It is said that it takes two years or more to get established as a self-employed interpreter, so you need to think about how you can make a living whilst building up relevant experience and skills.

Working in the public services

If you are interested in the public service areas such as health, legal and social care, there are a range of agencies that specialise in this and you can register with them. They would pay you an hourly rate for the work that you do. You would be advised to register with several to maximise your chance of work.

They will assess your language skills. There is the opportunity to take on work via the telephone with these agencies. Examples of larger agencies include thebigword and Capita. Some have contracts with the NHS or the police.

You may find yourself travelling all over the UK, although you do not have to go anywhere that you cannot get to as you would only select the jobs that are realistic for you. To begin with, you may have to be very flexible about the type of assignment in order to build up your experience. When you are more experienced and hopefully get more work coming through, you may be in a situation where you can be more selective about the types of assignments you want to take on.

Working in business

If you are interested in business interpreting, there is no silver bullet. You might want to try contacting businesses and offering your services, and setting up your own website. You will probably already have worked in conference and/or public service interpreting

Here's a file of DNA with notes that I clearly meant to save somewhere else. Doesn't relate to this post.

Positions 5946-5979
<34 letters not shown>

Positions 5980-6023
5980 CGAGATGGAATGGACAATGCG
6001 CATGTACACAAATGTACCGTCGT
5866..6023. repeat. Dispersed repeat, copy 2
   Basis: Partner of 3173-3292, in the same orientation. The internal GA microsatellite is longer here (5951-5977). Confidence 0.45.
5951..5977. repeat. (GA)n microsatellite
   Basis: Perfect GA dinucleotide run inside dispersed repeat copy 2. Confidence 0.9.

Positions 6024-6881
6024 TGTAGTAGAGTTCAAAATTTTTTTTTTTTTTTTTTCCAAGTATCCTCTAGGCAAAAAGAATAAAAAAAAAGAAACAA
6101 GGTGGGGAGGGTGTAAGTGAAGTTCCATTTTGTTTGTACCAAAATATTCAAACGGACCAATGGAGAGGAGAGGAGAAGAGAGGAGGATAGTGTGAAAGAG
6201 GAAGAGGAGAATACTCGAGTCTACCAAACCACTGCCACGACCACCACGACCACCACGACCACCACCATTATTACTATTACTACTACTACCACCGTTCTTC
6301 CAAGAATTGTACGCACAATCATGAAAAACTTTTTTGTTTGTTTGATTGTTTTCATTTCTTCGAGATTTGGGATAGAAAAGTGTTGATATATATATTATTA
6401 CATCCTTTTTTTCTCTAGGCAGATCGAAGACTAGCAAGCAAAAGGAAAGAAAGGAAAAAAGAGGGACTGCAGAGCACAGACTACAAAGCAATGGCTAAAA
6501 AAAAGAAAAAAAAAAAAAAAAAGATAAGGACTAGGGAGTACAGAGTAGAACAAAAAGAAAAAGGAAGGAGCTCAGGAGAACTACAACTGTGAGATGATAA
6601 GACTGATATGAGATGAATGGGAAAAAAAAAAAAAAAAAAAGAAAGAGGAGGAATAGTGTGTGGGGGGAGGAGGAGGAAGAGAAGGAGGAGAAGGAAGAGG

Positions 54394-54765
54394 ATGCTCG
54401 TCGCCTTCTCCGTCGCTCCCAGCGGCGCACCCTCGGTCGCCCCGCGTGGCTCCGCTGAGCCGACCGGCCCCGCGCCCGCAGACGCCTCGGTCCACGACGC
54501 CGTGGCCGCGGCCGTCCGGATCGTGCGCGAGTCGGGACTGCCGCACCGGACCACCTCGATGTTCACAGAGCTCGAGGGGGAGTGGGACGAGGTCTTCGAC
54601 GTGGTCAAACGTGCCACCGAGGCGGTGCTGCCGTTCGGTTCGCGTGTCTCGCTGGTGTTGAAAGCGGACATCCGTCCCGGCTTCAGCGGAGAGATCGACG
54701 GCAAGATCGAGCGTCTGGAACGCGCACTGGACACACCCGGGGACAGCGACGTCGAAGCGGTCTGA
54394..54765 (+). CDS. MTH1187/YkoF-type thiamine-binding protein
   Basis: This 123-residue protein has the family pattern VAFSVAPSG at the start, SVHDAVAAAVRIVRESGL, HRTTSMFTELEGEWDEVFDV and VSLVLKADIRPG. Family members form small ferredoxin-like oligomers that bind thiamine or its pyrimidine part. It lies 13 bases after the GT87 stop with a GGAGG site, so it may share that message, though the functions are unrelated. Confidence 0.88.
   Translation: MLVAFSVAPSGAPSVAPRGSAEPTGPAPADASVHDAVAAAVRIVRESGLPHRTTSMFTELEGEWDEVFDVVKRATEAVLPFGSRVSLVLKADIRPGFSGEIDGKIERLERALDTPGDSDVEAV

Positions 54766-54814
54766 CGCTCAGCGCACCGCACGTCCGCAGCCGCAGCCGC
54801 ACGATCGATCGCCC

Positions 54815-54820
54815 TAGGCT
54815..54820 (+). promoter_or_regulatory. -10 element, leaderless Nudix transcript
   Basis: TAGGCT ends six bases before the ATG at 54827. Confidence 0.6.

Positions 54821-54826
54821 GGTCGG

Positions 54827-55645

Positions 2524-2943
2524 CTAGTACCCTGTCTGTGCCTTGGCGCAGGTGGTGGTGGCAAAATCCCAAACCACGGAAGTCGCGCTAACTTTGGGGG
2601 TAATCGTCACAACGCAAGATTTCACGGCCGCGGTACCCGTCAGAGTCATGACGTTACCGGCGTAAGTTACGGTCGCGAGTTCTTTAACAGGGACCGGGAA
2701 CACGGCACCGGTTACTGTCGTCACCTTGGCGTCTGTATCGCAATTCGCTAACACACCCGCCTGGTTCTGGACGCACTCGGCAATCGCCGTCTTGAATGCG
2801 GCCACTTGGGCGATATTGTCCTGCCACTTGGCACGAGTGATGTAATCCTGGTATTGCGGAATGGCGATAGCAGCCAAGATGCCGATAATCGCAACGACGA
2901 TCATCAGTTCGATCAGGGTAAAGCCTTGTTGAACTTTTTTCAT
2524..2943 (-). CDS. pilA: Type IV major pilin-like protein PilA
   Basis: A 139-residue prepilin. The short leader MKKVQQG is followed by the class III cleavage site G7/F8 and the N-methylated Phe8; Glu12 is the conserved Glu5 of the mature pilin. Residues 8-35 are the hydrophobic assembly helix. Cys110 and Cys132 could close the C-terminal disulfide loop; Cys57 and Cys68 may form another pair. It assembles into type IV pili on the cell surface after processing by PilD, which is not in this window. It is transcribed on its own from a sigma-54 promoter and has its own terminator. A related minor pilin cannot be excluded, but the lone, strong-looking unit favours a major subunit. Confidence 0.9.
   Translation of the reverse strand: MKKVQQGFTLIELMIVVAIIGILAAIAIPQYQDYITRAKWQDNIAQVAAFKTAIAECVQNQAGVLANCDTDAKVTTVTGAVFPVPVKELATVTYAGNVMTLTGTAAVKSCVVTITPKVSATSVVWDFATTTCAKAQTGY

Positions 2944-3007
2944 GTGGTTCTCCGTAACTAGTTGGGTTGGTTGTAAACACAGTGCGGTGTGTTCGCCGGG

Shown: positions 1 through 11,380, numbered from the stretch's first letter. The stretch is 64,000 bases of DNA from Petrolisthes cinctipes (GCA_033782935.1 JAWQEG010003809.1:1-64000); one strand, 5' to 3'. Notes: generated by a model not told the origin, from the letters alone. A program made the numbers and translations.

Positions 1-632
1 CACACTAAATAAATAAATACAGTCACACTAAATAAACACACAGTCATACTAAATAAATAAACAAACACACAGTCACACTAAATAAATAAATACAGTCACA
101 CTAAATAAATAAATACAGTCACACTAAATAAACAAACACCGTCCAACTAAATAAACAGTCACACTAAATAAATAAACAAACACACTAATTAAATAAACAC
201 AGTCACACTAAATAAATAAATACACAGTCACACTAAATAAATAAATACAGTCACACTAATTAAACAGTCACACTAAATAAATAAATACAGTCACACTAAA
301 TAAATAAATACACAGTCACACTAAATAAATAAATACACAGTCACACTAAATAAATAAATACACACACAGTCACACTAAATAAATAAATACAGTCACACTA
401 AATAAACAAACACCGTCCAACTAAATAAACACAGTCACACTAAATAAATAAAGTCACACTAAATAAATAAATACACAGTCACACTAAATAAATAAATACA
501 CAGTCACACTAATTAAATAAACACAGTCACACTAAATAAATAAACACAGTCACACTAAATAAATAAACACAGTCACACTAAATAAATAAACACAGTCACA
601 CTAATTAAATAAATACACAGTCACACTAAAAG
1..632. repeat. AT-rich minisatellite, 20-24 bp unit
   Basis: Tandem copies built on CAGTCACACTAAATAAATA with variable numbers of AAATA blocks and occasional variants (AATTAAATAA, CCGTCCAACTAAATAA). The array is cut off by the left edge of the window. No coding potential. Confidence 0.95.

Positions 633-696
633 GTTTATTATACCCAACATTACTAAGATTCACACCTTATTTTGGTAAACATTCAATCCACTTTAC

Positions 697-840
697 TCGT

Conference interpreting

Conference interpreter positions do come up. You will more than likely need two additional languages to your mother tongue from an approved list.

Below are the links to some of the main options - you can find out more about their requirements and how to apply. Also note that they do offer freelance opportunities at these institutions.

NATO (North Atlantic Treaty Organisation) Translation Service

UN (United Nations) Careers - also includes UNESCO

EU Careers - Note: UK nationals can no longer apply because of Brexit


Do I need experience?

In terms of getting started, it is hard to get specific interpreting work experience, but you would be well-advised to enlarge your vocabulary as much as possible. If you can, travelling to places to familiarise yourself with different dialects and local phrases is a real asset.

You have many easy opportunities to listen to languages via film, radio, news outlets etc so keep immersing yourself in the non-native language and try to get attuned to any regional dialects

Given the settings you may be working in, some experience in one or more of those could be useful, for example in health settings, courts, social care and so on.

As mentioned earlier, once you get started, you need experience to then get onto registers to gain more access to potential employers. Some agencies may offer ad hoc work which is outside the scope of legal or police work.


What qualifications do I need?

To be a conference interpreter, you will require an masters (MA). Check out the courses accredited by the:

For public service interpreting, you could study for an MA in Public Service Interpreting. There are also the diplomas in this subject (DPSI) which can be taken flexibly and via distance learning.

The Chartered Institute of Linguistics (CIOL) accredits these courses, but the National Register of Public Service Interpreters lists other providers too.

For business interpreting, there are no specific courses, although you would have the most credibility with some training in interpreting, and possibly prior experience in another area of interpreting and/or of a business sector.